I am writing in support of the proposed birthplace of Rivers National Monument.
This national monument would forever preserve a special part of West Virginia for hunting, trout fishing, and outdoor recreation. It would include popular areas such as Cranberry Wilderness, the Scenic Highway, Tea Creek, Cranberry Glades, and many trout streams, including the Williams and the Cranberry. This rugged swatch of mountains holds the headwaters of six important rivers-a crucial source of clean, cold water.
I was born in nearby Summersville and have long enjoyed the place, which my family has fished and explored for generations, as have many West Virginia families.
This is already public land, part of the Monongahela National Forest, and under this monument, it would continue to be managed by the United States Forest Service (not the National Parks Service). Current access would not change. The monument would increase protection of this area and prevent reckless development. However, private land would not be affected or included in the National Monument, and the rights of property owners would be respected.
This proposal is supported by the West Virginia Council of Trout Unlimited, the International Mountain Bicycling Association, and other groups. A recent study calculates that the new designation would increase annual income by $5.2 million a year in local communities.
A National Monument may be created from existing public lands by Congress as through Presidential Proclamation, as stated by the Antiquities Act. Theodore Roosevelt first championed this law, and he used it to protect national treasures such as the Grand Canyon and Devils Tower. Since 1906, National Monuments has been created by nearly all Republican and Democratic administrations.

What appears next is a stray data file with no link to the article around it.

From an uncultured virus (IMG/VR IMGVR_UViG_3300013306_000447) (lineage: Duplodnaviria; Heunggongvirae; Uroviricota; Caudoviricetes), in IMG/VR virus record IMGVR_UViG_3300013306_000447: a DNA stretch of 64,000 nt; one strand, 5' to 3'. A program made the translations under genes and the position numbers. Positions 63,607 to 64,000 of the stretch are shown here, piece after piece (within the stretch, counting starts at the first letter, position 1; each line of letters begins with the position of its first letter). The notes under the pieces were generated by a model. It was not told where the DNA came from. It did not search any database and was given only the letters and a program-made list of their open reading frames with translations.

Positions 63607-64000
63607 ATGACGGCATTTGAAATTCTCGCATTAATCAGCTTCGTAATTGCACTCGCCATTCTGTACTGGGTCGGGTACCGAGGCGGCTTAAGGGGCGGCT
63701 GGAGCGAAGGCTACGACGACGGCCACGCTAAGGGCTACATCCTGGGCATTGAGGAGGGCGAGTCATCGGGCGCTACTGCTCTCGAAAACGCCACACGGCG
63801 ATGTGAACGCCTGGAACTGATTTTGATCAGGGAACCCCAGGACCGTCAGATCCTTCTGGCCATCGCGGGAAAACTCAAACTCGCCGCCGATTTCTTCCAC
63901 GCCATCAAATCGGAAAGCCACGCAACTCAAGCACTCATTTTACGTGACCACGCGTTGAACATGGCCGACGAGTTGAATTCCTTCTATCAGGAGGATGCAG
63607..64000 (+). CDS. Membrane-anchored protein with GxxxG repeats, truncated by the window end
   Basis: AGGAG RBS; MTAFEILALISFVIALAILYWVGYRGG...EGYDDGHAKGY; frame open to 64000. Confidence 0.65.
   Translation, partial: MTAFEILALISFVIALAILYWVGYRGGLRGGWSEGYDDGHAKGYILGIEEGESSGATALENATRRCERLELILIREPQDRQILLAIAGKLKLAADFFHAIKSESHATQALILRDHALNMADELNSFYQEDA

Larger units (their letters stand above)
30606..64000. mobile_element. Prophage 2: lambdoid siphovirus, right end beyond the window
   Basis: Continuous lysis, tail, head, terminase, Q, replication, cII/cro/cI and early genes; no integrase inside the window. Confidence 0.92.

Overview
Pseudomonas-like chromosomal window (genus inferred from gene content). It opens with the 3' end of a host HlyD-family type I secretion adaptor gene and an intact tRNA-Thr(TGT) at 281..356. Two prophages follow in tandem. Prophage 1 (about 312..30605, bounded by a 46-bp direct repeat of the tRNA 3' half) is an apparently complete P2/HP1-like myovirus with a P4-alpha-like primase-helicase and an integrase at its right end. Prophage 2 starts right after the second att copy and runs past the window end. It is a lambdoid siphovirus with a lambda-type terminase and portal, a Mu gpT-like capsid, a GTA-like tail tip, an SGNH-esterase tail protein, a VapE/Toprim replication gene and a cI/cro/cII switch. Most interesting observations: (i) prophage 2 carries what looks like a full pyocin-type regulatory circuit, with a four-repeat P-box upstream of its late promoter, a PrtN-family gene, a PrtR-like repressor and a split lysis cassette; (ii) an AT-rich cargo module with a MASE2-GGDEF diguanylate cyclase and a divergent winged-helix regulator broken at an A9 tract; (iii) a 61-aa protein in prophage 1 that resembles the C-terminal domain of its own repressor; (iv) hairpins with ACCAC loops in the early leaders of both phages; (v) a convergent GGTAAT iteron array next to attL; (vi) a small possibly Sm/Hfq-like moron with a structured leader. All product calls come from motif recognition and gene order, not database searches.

Unlike many states, west Virginia has no National Monuments, but I believe our wild, wonderful home deserves one, to recognize our state's beauty, rare natural wonders, and outdoor heritage. This is long overdue. More than most, West Virginians are connected culturally and spiritually to our land. In an increasingly urban, busy, and populous world, the Birthplace of Rivers National Monument would enshrine this special bond for future generations.
I would urge West Virginians to write their members of congress in support of this proposal, and learn more at www.birthplaceofrivers.org